Snap-fit Plexiglas Case for Your Project




Introduction: Snap-fit Plexiglas Case for Your Project

About: I'm an Italian freelance structural engineer, graphic designer and photographer, now I'm teaching physics in Waldorf high-schools. I always investigate electronics, robotics and science in general, I'm a passi…

Months ago I've built a thermostat to control my electric oven temperature (and cook meringues).
You can read the related instructable here.
Meringues are still waiting, but now my device has a new plexiglas case, with snap-fit joints and hexagonal grill for the ventilation.
I designed the box in Autocad with the right measures to contain the thermostat and all the components required to be connected to wall plug and oven.

Step 1: Measures and Sketch

I already had a little switch and a power cord, so I bought a schuko wall socket (common here in Italy for almost all the appliances), another switch, and a plate to keep them.
My idea was to add a power switch to turn on the controller, and another switch as security for the oven. So I measured all the parts and drew a sketch with the case details. The little switch could be in the front, so to be easily visible, and the general switch is the bigger one on the back side.
A pair of holes on the sides of the box let me hang it up on the adjacent cupboard with two little screws. The 7mm diametr hole on the bottom is for the power cord, and I added another identical hole for the thermocouple.
When you measure the outside dimensions of the components, remember that the hole needs to be a little bigger (maybe half millimeter), and that the dimensions of the box in the sketch are the internal ones, you'll consider the thickness in the project progress.

Step 2: Software Setup

Lets begin to set up our Autocad project. Usually laser cut machines work with millimeters, so I set that unit in insertion scale parameter. Add a grid so that you can count centimeters on the screen. Then create a layer (the green one in my case) for dimensions, so that you can hide them if you need.

Step 3: First Plate

Begin to draw your front rectangle, which represent the inner space of the box. Since I decided to use a common 3mm thick plexiglas plate,  I added a thickness of 3 mm with the offset function. If you want to use a thicker plate, you have to enlarge your rectangle of the equivalent dimension.
Create a grid of equidistant lines, shift them so there is a center row and a center column of quads, and draw a serie of short segments between the two rectangles.

Step 4: The Greek Fret

Now you can remove the construction lines and use the trim tool to build a dovetail profile all around the perimeter.

Step 5: Side Plates

Your front (and rear) plate perimeter is now ready. Let's start from it to draw the short side of the vertical plates.
Copy the right side of the front plate and then mirror/copy it and move it at the right distance (10 cm in my case).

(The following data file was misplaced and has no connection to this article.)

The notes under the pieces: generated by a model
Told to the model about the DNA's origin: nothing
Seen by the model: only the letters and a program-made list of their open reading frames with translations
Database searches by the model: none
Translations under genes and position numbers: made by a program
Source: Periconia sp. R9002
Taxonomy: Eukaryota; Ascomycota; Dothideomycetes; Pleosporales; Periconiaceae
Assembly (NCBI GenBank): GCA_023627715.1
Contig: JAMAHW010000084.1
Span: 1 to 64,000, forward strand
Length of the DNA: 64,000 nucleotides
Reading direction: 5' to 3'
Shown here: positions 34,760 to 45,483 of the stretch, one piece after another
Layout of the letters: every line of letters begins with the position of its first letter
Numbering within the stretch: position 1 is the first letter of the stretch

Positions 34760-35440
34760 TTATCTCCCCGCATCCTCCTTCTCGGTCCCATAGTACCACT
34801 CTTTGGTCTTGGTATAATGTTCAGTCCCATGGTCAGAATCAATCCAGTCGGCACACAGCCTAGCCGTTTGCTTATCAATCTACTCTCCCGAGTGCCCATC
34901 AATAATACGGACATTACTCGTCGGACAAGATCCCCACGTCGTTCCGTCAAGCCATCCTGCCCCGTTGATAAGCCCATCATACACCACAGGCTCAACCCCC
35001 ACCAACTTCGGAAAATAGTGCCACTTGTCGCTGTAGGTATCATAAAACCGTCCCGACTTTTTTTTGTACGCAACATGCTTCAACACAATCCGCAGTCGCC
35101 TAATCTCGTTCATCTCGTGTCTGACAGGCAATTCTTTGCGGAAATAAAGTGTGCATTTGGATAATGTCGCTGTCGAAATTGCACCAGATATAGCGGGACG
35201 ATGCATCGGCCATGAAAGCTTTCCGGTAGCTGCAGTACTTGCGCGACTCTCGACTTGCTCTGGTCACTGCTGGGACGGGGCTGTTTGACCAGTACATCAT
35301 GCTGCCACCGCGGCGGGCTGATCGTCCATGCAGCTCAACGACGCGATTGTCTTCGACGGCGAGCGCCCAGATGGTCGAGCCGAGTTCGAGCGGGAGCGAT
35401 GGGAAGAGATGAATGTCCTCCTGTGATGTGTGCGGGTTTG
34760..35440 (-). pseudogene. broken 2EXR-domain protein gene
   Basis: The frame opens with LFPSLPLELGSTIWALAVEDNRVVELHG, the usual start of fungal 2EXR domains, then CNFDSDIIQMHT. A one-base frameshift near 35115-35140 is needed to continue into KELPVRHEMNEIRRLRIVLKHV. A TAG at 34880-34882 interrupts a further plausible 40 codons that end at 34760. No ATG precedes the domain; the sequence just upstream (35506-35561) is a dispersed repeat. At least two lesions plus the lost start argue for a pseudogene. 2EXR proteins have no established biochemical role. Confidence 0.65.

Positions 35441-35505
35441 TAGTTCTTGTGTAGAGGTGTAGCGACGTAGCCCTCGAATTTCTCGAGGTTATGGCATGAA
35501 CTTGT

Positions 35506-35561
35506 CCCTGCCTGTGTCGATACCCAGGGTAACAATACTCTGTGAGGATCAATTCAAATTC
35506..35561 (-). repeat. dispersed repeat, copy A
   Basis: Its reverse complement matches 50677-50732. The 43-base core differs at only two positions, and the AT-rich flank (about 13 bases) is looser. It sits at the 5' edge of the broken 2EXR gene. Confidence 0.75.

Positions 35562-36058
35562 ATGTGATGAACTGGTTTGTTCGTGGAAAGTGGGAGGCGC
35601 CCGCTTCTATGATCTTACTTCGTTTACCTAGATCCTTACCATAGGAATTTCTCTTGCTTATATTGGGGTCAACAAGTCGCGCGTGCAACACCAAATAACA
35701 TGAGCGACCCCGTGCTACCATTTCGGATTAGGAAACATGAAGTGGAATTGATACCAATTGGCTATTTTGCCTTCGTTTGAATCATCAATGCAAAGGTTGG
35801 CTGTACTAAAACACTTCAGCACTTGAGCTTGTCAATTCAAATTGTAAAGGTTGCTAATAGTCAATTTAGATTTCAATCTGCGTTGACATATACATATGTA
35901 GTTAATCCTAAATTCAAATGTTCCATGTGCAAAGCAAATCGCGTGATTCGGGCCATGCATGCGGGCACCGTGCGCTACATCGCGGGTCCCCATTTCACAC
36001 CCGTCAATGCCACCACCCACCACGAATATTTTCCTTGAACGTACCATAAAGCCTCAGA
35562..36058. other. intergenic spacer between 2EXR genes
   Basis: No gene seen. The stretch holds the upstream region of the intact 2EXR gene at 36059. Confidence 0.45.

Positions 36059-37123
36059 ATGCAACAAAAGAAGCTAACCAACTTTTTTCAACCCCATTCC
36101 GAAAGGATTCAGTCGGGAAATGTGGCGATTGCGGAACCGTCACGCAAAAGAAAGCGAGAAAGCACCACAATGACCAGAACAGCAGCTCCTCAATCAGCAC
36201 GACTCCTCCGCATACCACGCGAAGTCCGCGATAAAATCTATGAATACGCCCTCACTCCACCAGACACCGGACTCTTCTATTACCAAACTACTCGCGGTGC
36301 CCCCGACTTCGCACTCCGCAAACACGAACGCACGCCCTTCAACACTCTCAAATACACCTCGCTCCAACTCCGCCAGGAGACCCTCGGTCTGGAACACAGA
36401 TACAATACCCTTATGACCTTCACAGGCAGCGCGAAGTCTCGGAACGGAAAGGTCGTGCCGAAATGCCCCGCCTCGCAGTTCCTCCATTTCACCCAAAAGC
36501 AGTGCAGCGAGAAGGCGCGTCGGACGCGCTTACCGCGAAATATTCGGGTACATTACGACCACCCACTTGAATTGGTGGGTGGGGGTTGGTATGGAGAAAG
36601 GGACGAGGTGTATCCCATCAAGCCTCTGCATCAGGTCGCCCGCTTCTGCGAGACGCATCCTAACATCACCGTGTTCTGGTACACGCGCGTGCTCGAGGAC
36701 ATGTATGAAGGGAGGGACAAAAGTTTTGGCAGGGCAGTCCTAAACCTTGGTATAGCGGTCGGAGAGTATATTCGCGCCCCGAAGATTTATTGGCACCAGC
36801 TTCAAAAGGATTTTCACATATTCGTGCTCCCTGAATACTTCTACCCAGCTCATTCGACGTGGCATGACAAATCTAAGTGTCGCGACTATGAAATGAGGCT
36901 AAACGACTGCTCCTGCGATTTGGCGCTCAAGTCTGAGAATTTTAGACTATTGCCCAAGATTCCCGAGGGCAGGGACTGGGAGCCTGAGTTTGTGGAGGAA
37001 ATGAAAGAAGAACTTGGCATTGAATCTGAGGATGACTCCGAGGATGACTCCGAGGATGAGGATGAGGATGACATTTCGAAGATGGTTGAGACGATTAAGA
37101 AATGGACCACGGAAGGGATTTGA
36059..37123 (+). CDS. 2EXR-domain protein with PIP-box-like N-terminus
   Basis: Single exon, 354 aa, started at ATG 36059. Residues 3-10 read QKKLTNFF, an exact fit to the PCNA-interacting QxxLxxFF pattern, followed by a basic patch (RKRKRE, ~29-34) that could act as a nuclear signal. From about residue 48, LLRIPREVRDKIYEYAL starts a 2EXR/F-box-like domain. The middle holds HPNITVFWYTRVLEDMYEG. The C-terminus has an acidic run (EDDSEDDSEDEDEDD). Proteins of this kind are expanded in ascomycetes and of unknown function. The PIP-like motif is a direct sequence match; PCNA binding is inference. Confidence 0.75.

Close that new rectangle with the long sides, which for aesthetic purpose have longer joints.

Step 6: Top and Bottom...

Copy and rotate the upper side of the front plate, so to make the correspondent side of the top plate of the box. To have a perfect longer side copy the correspondent side of the already drawn long plate.
Close this new part perimeter and duplicate the top plate and front plate, because they have to be completed with different holes.

Step 7: Devices Seats

Add the rectangular hole inside of the rear plate, with the right dimensions to keep schuko socket and bigger switch.
Add also the front hole for the main device and the little hole for the oven switch.

Step 8: Grid

With the power of a drawing software like Autocad you can decide to make a grid much nicer that some simple lines. So I wanted to cut many hexagonal holes to form two rectangular grids for device ventilation. The grids are on the top and bottom surfaces of the box. 

Step 9: Dedicated Holes

You can certainly make top and bottom grids identical, and use the grid holes to pass through with power-cord and thermocouple wire. Anyway I preferred to design two 7mm diameter dedicated holes in the bottom plate, so that there is much more free space around them and the box will be more sturdy.

Step 10: Hanging Screws Holes

Add the two holes for the screws on the vertical big plate. These shapes are made from two circles connected with vertical lines, the screw head comes through the bigger circle and then, shifting the device down, the screw translates over the smaller circle, so to keep the device sturdy in place.

Step 11: Close the Splines

Now it's good to convert any spline into closed polyline. To do that choose modify->object->polyline, type Y (yes) if you have to turn the lines into polylines, and then type J (join) and select all the segments of any perimeter. One tip: if you are not sure there are no overlapped lines select the segments one at a time, so that deleting the resulting polyline you can check no segments remain, otherwise the laser will pass over them many times.

Step 12: Remedy to Laser Thickness

Since the lines in Autocad are vectors, they have no thickness in reality. But laser has a (very thin) thickness, so we have to consider it when we design the pieces, otherwise the pieces won't snap-fit.
I supposed here that laser thickness, or better that laser cut, was 3/10 mm, and maybe it's right, but I forgot to consider the little irregularities of the cut, which are obviously not corresponding one to each other, so they "enlarge" a bit the shape.
Anyway, the cut thickness depends on the laser machine, so you have to investigate about yours.
I probably didn't need to enlarge the plates, but here are the process if you have to:
  1. select a closed polyline
  2. click the offset command
  3. type as distance a value equal to half laser thickness
  4. click outside of the plate
  5. cancel the inner old shape
In the next step I'll attach the dxf file where cut thickness is considered 200 um (2/10 mm) but in this case some splits appeared few minutes after the assembling. On the contrary if the cut was supposed too wide, you'll have to glue the pieces together.

Step 13: Arrange the Set

Don't forget to duplicate the bigger plate to make both sides. I left holes in both in case I'll decide to move the device on the other side of the oven (or maybe to a new kitchen).
Arrange all the plates as near as you can, to not waste plexiglas areas.
Time to convert the dwg file in a more common .dxf file (2000 version) so to open it with most laser machine's software.